Ministers – Rev. Ninian Hill 1930-1931

Rev Ninian Hill.

Ninian Hill is acknowledged as the first minister of the Church, although he only served in that capacity for a year.  But his response to the tragedy of World War One and his contribution to the development of St. Andrews span much more than just one year.  And St. Andrews in many ways shaped Ninian’s life and ministry.

Ninian was born into a Greenock ship-building family on 27th November 1861.  He was an only child.  Ninian was Educated at St Andrew’s and Oxford Universities before coming to Edinburgh in 1901 as the General Secretary of the Society for the Protection of Cruelty to Children.  He became an elder in Murrayfield Church in Edinburgh.

It was Ninian who promoted the idea that the churches of Scotland should build a Church and Hospice in Jerusalem.  This was at a time when much thought was being given in Scotland as to how to respect the memory of those who had sacrificed their lives, and those now buried in far away places.  Ninian raised his idea at a Kirk Session meeting and then brought it to a Presbytery of Edinburgh meeting.  The idea was strongly supported and started to develop.  It was later approved at the General Assembly of The Church of Scotland in 1923 and a committee was set up to take forward the development of ‘The Scottish Churches Memorial in Jerusalem’.

At that time the Church of Scotland and the United Free Church of Scotland were separate churches working closely together, (They united to become the modern Church of Scotland on 2nd October 1929), and the committee reflected the two churches, with two Convenors (Rev. Norman Maclean and Rev. W. Ewing), and two Secretaries (Rev. John Philip of Braid Avenue in Edinburgh, and Rev Ninian Hill of 3 Murrayfield Avenue, Edinburgh).

From correspondence we can see that Ninian was very actively involved in the fundraising and the planning and oversight of the construction and in visiting Jerusalem.  He represented the Committee in Scotland.  There was also a local committee convened by S.G. Kermack, Government Advocate, and Dr. J.A. Henderson, Senior Medical Officer.

Palestine had come under British Mandate and this worked in the Committee’s favour because there was a supportive administration.  Also there were many Scottish soldiers and civil servants remaining in the country and they would require a place of worship.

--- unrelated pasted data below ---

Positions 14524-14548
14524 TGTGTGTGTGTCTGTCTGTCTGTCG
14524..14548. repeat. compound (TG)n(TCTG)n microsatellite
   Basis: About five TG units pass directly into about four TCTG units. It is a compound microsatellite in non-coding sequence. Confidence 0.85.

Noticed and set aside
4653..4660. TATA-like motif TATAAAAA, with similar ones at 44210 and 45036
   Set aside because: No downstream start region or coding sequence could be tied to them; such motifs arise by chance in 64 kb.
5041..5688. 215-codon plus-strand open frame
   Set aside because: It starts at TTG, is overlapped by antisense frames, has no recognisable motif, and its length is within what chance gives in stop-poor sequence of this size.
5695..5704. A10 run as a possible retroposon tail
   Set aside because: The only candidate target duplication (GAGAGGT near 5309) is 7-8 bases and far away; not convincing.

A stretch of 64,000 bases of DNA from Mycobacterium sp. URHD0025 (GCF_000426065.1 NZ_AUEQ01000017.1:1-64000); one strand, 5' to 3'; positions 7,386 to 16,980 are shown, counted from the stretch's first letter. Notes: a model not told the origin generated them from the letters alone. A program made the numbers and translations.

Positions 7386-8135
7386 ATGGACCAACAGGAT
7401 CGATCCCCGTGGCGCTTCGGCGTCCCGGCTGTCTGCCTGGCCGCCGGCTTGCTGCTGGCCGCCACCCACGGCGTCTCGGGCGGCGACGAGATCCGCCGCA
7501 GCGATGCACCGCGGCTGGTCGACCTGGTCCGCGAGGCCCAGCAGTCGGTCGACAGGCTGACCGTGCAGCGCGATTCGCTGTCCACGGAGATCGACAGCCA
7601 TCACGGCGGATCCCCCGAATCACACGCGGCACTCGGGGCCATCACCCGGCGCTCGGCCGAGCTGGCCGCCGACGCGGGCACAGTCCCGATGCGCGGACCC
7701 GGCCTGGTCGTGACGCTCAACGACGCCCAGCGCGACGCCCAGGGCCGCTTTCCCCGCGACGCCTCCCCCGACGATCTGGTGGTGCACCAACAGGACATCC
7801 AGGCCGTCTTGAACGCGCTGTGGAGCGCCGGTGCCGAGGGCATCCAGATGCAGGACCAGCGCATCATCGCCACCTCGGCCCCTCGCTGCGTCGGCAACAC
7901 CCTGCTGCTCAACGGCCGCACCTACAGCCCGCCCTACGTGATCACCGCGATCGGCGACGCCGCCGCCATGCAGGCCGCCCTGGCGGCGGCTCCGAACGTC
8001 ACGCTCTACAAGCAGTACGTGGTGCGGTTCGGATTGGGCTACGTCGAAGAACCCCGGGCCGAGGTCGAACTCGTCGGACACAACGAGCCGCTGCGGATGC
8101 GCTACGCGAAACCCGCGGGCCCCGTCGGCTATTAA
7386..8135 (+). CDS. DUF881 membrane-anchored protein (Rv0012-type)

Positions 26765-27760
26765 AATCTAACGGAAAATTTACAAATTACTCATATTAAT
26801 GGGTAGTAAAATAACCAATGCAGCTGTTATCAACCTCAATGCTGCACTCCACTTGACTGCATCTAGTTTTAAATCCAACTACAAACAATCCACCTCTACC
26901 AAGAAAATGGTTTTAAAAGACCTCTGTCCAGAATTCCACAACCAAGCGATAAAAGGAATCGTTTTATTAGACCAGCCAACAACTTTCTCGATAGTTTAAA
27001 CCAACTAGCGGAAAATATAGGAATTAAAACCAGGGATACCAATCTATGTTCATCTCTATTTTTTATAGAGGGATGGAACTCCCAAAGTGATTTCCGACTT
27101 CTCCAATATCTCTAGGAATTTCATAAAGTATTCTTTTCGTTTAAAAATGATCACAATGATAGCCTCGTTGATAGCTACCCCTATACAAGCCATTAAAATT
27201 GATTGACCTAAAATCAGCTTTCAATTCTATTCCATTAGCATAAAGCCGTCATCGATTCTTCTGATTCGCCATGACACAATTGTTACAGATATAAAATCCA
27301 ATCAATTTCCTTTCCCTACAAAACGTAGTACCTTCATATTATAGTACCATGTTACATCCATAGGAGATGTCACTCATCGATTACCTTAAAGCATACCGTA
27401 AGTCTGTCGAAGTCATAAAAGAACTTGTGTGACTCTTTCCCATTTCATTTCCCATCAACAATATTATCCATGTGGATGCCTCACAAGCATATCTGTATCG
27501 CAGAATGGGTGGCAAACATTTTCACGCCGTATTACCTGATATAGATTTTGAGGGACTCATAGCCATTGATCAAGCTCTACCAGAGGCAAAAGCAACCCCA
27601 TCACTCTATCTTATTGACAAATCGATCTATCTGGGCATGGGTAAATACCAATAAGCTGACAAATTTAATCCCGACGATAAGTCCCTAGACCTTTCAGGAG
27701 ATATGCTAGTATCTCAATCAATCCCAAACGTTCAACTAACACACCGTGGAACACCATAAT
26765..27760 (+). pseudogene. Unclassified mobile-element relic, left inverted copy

After years of fundraising and planning, the church was consecrated and opened in 1930.

Ninian’s journey is also important.  When he began his involvement in the Memorial Church project he was an elder of the Church of Scotland, working for a national charity.  But he felt drawn more and more to examine the direction in his life and eventually he gave up his work to move towards the full-time ministry of the Church of Scotland.  He may have studied Theology at Oxford, and also at Edinburgh’s New College.  He was licensed by the Presbytery of Edinburgh in 1922 and became an Assistant Minister at St. Cuthbert’s Church in the centre of Edinburgh.  (Rev. Norman MacLean, mentioned above as the Convenor of the Scottish Churches memorial project, had been the Minister of St Cuthbert’s Church since 1915, and remained in post until he retired in 1936.  Norman was also Moderator of the General Assembly of the Church of Scotland in 1927, and active in steering the Church towards Union).

At 61 years old, Ninian was not a young man when he took up his first charge in 1930.  But his church was young – very young – and he knew it intimately because he had worked so tirelessly to establish it.

Ninian returned to Scotland in 1932.  In 1935 he was awarded an honorary Doctor of Divinity by the University of Edinburgh.  That was also the year he married Marguerite Richter.  For 23 years he remained an Honorary Minister at St Cuthbert’s until he died in 1946.  His ashes are interred in the back wall of the church, close to the vestry.

THERE ARE TWO PHOTOGRAPHS OF REV. NINIAN HILL IN THE VESTRY OF THE CHURCH.  THEY ARE FRAMED, AND IT IS A PITY TO DAMAGE THE FRAMING TO EXTRACT THE PHOTOGRAPHS FOR COPYING.   WE HOPE THERE ARE OTHER PHOTOGRAPHS AVAILABLE AND THAT SOMEONE CAN COPY AND DONATE ONE TO US.  IF WE CANNOT FIND ANY, WE WILL COPY WHAT WE HAVE.

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